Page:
A remnant group of elusive caribou in the Rocky Mountains embody the plight of a wilderness under siege in this lavishly illustrated eco-study.
Moskowitz (Wolves in the Land of Salmon, 2013, etc.), a wildlife tracker and photographer, explores the lives of the so-called “mountain caribou,” a subpopulation of reindeer living in a region of the Rockies that’s also the world’s largest interior temperate rainforest, stretching some 500 miles from Washington and Idaho to British Columbia. The area’s old-growth forests, watered by heavy rainfall and deep winter snowpack, furnish an unusual ecological niche for the caribou, who migrate up and down the mountains, subsisting mainly on lichen. Meanwhile, the caribou’s endangered status energizes human efforts to protect the forests from man-made encroachments. Moskowitz analyzes this biologically unique environment and the complex adaptations that caribou and other creatures have that enable them to survive there, surveys the destruction wrought by logging operations, examines the place of caribou in Indigenous cultures, and celebrates his own communion with primeval nature: “I bask in a moment of grace,” he writes about spying a grizzly and her cub in a clearing. The author’s tone occasionally gets strident, as when he decries “the juggernaut of Western civilization’s cancerous relationship with its habitat.” But his absorbing natural history usually makes a more measured, if still ardent, plea for preserving the forest and its fauna while also accommodating limited, sustainable human use of its resources. The book is strewn with gorgeous color photographs, most taken with camera traps that used motion detectors to sense and snap passing beasts. The caribou browsing the foliage or sniffing the lens aren’t the most visually charismatic creatures, and they frequently come off as a bit mangy. But other animals steal the show, including majestic bears, hypnotic mountain lions, suave lynxes, quarrelsome marmots, shrill wrens, and imperturbable toads. Moskowitz’s composed landscapes—featuring stars and the aurora borealis shimmering above trees, craggy peaks, soft meadows, and ravaged clear-cuts—are especially good and make a powerful argument for conservation.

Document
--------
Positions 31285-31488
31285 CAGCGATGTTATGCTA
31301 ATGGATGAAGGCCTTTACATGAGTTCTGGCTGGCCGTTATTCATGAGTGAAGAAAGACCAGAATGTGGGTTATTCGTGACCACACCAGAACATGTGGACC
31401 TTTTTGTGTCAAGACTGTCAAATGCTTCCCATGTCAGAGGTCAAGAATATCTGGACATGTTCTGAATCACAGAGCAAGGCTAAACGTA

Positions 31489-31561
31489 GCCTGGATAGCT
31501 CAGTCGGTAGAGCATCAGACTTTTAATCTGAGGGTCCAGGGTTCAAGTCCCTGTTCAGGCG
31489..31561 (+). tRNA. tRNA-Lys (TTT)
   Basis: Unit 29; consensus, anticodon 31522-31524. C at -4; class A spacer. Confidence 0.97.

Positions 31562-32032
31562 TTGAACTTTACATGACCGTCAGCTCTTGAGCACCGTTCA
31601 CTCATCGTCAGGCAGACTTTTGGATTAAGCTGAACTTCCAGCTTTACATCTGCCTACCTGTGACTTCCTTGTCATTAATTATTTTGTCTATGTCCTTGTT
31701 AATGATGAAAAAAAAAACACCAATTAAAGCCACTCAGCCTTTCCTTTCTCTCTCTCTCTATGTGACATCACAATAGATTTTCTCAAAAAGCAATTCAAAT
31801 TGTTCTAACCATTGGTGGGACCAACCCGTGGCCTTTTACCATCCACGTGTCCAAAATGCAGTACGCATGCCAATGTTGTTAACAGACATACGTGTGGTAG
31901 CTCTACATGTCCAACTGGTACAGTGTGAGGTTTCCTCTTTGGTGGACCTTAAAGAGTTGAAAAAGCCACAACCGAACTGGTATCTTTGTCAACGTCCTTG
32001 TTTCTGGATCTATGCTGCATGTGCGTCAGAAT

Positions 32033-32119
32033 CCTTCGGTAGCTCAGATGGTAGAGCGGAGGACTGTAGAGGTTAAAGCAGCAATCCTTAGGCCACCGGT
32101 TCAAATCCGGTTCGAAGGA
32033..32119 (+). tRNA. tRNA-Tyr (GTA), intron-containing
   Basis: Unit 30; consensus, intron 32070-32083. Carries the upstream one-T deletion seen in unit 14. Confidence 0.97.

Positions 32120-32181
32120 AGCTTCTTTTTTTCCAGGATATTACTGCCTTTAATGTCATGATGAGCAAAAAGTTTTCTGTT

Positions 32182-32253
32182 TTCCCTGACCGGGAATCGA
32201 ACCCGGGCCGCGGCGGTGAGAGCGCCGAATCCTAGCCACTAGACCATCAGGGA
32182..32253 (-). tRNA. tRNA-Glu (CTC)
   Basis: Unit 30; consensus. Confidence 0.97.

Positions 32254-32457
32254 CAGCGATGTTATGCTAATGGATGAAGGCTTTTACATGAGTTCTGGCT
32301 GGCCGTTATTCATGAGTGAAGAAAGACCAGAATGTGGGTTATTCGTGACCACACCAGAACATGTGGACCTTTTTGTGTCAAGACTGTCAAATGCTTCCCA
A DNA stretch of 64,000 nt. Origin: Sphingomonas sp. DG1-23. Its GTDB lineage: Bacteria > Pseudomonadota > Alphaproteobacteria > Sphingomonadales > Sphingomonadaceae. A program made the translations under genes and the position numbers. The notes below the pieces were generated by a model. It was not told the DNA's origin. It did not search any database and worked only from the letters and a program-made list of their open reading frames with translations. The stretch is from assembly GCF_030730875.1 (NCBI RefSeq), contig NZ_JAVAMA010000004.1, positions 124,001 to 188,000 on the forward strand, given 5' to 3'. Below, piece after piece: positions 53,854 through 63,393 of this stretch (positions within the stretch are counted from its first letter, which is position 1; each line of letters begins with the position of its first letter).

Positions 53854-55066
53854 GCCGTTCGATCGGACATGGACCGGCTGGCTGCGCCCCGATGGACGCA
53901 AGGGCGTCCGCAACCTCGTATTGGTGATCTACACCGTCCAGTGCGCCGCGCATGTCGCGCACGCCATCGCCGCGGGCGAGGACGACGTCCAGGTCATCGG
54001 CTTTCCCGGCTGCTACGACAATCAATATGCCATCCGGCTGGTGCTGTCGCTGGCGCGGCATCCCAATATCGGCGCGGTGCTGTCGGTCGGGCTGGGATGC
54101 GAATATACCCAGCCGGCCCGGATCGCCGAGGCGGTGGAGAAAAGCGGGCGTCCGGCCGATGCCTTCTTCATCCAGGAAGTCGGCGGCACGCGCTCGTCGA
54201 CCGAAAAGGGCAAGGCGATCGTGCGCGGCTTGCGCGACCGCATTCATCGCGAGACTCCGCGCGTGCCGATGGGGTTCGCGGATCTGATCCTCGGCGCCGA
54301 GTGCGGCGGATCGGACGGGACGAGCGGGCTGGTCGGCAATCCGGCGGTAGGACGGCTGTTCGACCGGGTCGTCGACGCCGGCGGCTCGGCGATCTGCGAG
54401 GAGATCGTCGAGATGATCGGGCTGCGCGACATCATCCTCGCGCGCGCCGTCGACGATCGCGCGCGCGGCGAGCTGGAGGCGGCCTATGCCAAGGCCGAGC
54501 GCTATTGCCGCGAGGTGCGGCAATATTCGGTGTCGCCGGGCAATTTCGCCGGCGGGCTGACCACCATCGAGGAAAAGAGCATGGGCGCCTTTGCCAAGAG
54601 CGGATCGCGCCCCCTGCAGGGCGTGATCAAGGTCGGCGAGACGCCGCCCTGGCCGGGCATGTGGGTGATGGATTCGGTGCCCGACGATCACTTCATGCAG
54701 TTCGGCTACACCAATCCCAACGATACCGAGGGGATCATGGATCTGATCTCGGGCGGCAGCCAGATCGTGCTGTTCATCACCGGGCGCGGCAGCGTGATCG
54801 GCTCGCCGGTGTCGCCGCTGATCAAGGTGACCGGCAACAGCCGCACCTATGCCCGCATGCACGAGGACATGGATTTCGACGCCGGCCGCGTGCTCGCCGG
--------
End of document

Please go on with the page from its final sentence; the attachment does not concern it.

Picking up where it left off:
A fine coffee-table tome about a rich and threatened ecosystem.